United States patent law’s view on the need for a physical embodiment of the invention, and the continued production and use of an embodiment, has varied over the last two centuries. In the early days, the requirement for “physicalism” was high, with the inventor being required to actually reduce the invention to practice prior to patenting, and enforceability was tied to “working” the claimed invention. By the early 1900s, these requirements of physicalism disappeared. This changing view on physicalism speaks volumes as to which major patent theory the law emphasizes, with physicalism supporting the incentive to invent theory and the shift away from this physicalism bringing the disclosure theory to the forefront. This interplay between physicalism and patent theory, particularly regarding post-issuance physicalism, not only explains the past, it also describes the current discourse regarding, and legal reaction to, non-practicing entities (“NPEs”). Decisions such as eBay v. MercExchange, denying exclusivity to NPEs, once again emphasize physicalism and are interrelated to the incentive to invent and, in turn, downplay the disclosure theory and question its current validity as a patent policy goal.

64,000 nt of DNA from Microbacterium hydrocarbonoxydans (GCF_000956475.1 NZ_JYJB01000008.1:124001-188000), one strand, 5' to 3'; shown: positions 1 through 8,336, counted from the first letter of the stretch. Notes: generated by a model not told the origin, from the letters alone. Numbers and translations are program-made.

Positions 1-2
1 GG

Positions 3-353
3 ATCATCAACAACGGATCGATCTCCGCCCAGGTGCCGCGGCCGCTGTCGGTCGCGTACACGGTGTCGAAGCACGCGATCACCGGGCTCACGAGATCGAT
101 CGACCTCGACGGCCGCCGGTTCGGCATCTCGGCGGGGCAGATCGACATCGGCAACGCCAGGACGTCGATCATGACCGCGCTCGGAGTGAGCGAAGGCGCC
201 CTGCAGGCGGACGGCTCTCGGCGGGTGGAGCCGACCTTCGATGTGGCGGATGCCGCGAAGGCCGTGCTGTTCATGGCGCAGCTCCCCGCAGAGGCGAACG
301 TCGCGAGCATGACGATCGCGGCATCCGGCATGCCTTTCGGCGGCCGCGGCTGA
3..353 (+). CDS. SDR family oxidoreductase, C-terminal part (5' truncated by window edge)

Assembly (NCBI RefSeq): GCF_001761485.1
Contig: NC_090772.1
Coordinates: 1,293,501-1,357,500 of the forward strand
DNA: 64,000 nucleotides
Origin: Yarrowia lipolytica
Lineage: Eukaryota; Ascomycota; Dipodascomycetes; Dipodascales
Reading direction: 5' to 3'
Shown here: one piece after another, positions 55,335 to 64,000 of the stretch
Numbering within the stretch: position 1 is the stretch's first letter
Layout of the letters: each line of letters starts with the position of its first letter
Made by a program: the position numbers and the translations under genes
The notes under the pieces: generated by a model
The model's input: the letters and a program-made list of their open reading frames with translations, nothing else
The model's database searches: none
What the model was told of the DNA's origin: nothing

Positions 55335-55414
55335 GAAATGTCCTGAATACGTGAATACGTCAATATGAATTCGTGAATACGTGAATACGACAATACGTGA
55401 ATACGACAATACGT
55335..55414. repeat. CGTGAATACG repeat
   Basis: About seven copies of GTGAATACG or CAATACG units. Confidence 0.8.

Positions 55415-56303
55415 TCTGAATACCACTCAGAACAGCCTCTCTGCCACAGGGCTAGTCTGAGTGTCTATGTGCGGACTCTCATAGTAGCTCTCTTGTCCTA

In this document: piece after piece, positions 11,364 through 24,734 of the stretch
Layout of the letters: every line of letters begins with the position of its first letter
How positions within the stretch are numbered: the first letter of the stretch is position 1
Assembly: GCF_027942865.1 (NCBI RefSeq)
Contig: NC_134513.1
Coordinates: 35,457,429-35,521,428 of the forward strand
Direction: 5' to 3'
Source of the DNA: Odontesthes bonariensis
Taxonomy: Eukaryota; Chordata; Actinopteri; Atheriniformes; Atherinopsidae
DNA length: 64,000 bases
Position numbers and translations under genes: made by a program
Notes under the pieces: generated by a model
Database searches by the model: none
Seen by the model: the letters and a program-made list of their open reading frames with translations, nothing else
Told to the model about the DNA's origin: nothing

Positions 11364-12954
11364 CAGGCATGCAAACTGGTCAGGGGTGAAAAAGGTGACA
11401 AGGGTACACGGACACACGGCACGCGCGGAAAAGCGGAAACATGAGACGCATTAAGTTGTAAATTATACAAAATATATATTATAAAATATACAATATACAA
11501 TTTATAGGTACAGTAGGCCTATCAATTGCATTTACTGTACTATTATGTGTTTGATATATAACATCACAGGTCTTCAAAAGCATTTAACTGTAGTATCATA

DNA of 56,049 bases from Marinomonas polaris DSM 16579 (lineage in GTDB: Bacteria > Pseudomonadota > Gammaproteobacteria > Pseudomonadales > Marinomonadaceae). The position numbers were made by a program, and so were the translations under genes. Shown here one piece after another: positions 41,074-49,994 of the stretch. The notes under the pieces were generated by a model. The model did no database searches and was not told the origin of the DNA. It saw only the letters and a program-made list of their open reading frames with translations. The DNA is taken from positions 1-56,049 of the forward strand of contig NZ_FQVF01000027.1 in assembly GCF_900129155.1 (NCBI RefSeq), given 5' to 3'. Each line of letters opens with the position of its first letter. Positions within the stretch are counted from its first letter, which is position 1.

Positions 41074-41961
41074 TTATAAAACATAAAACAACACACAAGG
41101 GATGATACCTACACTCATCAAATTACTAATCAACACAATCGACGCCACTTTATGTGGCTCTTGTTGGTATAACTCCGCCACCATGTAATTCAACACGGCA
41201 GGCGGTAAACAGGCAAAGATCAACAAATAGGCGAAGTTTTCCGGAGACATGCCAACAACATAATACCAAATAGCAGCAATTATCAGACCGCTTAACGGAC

Christopher A. Cotropia, Physicalism and Patent Theory, 69 Vand. L. Rev. 1543 (2016).